In the dose–response analysis, we observed that every 100 g/d increase in cheese intake might be near-linearly associated with a 13 % decrease in ovarian cancer risk. However, we found no evidence suggesting an inverse association between cheese intake and the ovarian cancer risk in the comparison between the highest and lowest intake groups, and similar findings were also reported by WCRF/AICR project 2018(11) and Genkinger et al.(Reference Genkinger, Hunter and Spiegelman13). This discrepancy may be explained by the high heterogeneity of studies in the highest v. lowest intake group comparison in our meta-analysis, which could be partly attributable to the use of varying definitions of cheese between studies. In addition, the differences in study selection between the two models might have led to inconsistent findings. Only those studies offering at least three groups of OR/RR and their 95 % CI across different categories were included in the dose–response analysis, but only two groups of OR/RR and their 95 % CI in the extreme intake groups were needed in the highest v. lowest intake group comparison. The biological mechanism also suggested that the potential protective effects of cheese against ovarian cancer may be ascribed to the presence of inhibitors of desaturases (D9-desaturase and D5-desaturase) in cheese, which is known to inhibit TAG synthesis by fatty acid desaturases and then reduce the pathogenic effects of fat(Reference Hostmark and Lunde64). Additionally, cheese is nutritious and contains live micro-organisms serving as probiotics(Reference Marco, Heeney and Binda65), which have been reported to reduce pathological alterations, stimulate the mucosal immunity, interact with inflammatory mediators to enhance the immune system(Reference Vinusha, Deepika and Johnson66) and even decrease the overall cancer risk(Reference Zhang, Dai and Liang67). Further studies with a larger sample size of a cheese-eating population are needed to confirm our results and explore the relation between cheese and ovarian cancer risk.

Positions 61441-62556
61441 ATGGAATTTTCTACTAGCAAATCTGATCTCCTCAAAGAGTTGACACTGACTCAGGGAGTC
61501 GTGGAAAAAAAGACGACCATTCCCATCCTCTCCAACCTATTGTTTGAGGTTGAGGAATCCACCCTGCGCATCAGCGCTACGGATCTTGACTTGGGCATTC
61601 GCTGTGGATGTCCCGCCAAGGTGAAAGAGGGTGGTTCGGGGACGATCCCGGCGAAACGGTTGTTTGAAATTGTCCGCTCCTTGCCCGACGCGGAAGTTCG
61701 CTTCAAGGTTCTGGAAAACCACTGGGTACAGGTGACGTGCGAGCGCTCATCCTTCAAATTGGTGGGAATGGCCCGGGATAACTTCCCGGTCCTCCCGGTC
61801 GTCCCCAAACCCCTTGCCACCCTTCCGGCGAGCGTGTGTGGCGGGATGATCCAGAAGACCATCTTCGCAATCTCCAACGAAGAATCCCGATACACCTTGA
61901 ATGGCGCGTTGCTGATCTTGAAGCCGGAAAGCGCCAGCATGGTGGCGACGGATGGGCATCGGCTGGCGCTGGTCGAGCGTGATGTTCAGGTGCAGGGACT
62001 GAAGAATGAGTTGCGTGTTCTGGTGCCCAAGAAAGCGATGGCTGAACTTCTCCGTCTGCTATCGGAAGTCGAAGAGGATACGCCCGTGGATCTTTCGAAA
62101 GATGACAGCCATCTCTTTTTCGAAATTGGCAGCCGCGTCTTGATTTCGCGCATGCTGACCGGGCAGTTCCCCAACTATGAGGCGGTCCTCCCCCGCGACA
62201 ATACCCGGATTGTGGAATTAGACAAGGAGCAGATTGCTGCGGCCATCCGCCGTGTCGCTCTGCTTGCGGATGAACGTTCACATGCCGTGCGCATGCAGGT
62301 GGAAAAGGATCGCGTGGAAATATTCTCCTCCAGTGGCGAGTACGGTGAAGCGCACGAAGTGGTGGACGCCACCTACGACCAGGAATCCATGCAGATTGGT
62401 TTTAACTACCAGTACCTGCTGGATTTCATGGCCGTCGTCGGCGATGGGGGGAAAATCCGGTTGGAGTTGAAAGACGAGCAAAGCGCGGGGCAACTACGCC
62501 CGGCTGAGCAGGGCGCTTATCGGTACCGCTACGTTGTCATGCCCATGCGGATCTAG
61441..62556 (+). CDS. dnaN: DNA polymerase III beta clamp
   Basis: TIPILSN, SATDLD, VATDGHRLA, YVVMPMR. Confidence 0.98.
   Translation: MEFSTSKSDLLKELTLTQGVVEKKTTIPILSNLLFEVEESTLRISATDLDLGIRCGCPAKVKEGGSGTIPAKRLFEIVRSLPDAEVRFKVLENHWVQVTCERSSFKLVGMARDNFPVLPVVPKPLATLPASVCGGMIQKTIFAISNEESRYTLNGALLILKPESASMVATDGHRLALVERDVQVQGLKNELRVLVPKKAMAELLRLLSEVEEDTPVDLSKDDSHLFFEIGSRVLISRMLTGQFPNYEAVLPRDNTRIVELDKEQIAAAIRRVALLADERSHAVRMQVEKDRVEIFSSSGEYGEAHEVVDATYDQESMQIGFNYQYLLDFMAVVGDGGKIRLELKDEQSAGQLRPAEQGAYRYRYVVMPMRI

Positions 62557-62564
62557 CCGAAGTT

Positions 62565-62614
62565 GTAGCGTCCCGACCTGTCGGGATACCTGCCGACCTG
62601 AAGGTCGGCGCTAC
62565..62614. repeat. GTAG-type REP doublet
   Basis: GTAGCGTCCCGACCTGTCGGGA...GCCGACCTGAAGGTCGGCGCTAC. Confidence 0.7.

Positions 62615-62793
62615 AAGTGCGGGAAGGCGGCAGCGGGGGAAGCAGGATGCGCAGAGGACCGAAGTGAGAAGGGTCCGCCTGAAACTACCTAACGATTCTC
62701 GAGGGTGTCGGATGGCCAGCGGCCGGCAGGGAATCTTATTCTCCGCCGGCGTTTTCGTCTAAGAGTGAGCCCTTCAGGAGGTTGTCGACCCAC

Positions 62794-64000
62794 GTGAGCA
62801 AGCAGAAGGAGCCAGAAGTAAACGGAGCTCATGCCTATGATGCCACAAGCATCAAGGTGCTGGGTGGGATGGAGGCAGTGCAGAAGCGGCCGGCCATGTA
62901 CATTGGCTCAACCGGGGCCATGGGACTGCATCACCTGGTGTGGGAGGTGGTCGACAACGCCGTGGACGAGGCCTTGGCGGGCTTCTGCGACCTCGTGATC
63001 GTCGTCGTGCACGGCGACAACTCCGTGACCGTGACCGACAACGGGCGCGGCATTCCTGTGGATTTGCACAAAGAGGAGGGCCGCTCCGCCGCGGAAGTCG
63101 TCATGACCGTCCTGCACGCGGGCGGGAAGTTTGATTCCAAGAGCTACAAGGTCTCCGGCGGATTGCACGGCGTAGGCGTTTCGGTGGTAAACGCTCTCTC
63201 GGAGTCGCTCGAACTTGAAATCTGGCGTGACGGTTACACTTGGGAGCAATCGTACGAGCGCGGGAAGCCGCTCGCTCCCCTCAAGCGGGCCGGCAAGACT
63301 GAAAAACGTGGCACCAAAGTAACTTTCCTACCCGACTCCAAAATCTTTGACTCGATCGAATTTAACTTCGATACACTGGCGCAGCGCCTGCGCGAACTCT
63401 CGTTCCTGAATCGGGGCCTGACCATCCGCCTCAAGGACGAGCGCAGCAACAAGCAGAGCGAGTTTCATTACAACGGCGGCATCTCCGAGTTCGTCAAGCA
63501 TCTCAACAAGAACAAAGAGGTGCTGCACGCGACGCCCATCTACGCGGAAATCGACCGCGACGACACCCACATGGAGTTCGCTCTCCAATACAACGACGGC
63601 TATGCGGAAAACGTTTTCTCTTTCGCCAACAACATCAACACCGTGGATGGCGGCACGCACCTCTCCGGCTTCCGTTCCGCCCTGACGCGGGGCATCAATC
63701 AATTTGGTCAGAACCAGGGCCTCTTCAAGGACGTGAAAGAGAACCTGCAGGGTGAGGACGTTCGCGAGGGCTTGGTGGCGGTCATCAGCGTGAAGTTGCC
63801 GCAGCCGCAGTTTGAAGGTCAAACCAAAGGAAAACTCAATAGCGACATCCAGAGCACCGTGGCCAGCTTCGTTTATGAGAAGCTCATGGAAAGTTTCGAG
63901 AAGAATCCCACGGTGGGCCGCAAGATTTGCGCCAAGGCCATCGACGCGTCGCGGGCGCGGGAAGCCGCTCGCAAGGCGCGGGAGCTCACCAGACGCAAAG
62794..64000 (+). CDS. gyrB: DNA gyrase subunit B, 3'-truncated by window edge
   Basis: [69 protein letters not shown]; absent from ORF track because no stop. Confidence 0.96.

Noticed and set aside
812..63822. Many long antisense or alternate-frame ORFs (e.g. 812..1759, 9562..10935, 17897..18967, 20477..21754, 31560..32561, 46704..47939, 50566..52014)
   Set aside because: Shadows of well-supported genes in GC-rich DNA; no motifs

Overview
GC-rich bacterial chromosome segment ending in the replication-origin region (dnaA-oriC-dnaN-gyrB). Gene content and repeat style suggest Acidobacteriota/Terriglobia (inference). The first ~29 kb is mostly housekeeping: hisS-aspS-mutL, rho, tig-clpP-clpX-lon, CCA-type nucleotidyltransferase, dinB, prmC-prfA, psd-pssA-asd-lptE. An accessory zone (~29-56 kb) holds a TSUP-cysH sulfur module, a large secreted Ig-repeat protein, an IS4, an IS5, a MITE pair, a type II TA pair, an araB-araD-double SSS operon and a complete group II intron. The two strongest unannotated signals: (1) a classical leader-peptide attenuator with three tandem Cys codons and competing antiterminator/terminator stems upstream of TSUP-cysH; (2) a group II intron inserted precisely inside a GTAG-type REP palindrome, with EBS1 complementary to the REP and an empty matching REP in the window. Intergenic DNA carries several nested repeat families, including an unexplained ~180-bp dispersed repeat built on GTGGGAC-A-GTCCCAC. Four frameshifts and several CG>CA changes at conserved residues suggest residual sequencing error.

We found evidence suggesting a decreased risk of ovarian cancer with a higher dietary intake of Ca or vitamin D. Our finding regarding dietary Ca was consistent with that of a previous meta-analysis that found a pooled RR of 0·80 (95 % CI 0·66, 0·98) for dietary Ca intake in the highest v. lowest intake comparison(Reference Song, Li and Ji15). Nonetheless, null linear associations between total Ca (foods and supplements) and dietary Ca with ovarian cancer risk were reported by the WCRF/AICR project 2018. Only three cohort studies were combined in this project for the dose–response analyses for the two Ca (Park(Reference Park, Leitzmann and Subar42), Chang(Reference Chang, Lee and Canchola51) and Koralek(Reference Koralek, Bertone-Johnson and Leitzmann49) for total Ca, and Kushi(Reference Kushi, Mink and Folsom47), Park, 2009(Reference Park, Leitzmann and Subar42) and Koralek(Reference Koralek, Bertone-Johnson and Leitzmann49) for dietary Ca); the relatively insufficient sample size could have reduced the statistical power of the analyses, indicating a possible underestimation of the associations of total and dietary Ca with ovarian cancer. Ca might decrease ovarian cancer by reducing the level of circulating parathyroid hormone, a tumour promoter acting as a co-mitogen and anti-apoptotic factor(Reference McCarty68). This decrease has been reported to further reduce the hepatic and osteoblastic synthesis of insulin-like growth factor 1 (Reference Coxam, Davicco and Durand69), consequently attenuating the promotion of cell proliferation and inhibition of apoptosis(Reference Khandwala, McCutcheon and Flyvbjerg9,Reference Coppola, Saunders and Fu10) . Vitamin D is a fat-soluble prohormone known for regulating genomic and nongenomic signal transduction pathways by its anti-tumorigenic activities, and it also plays a vital role in maintaining Ca homoeostasis by mediating cellular proliferation and metabolism(Reference Guo, Guo and Xie70). The intestinal absorption of Ca is facilitated by vitamin D and has the same signalling pathways for the vitamin D receptor and Ca receptor(Reference Peterlik, Grant and Cross71). Moreover, Ca prolongs the half-life of vitamin D, and the consequent vitamin D receptor activation, in turn, stimulates Ca transportation(Reference Lips72) that might explain the inconsistent results of total and dietary Ca. Finally, dietary vitamin D, mainly from dairy products, plant leaves, plant roots and marine fish, can be used by our bodies only after being metabolised by the liver into 25-hydroxyvitamin D, the major circulating metabolite and indicator of vitamin D(Reference Subramanian and Gernand73). Notably, exposure to sunlight and UVB radiation is known to stimulate the synthesis of 25-hydroxyvitamin D in the skin, which then facilitates Ca absorption(Reference Hochberg and Hochberg74). This may lead to discrepancies between dietary and circulating vitamin D, total and dietary vitamin D.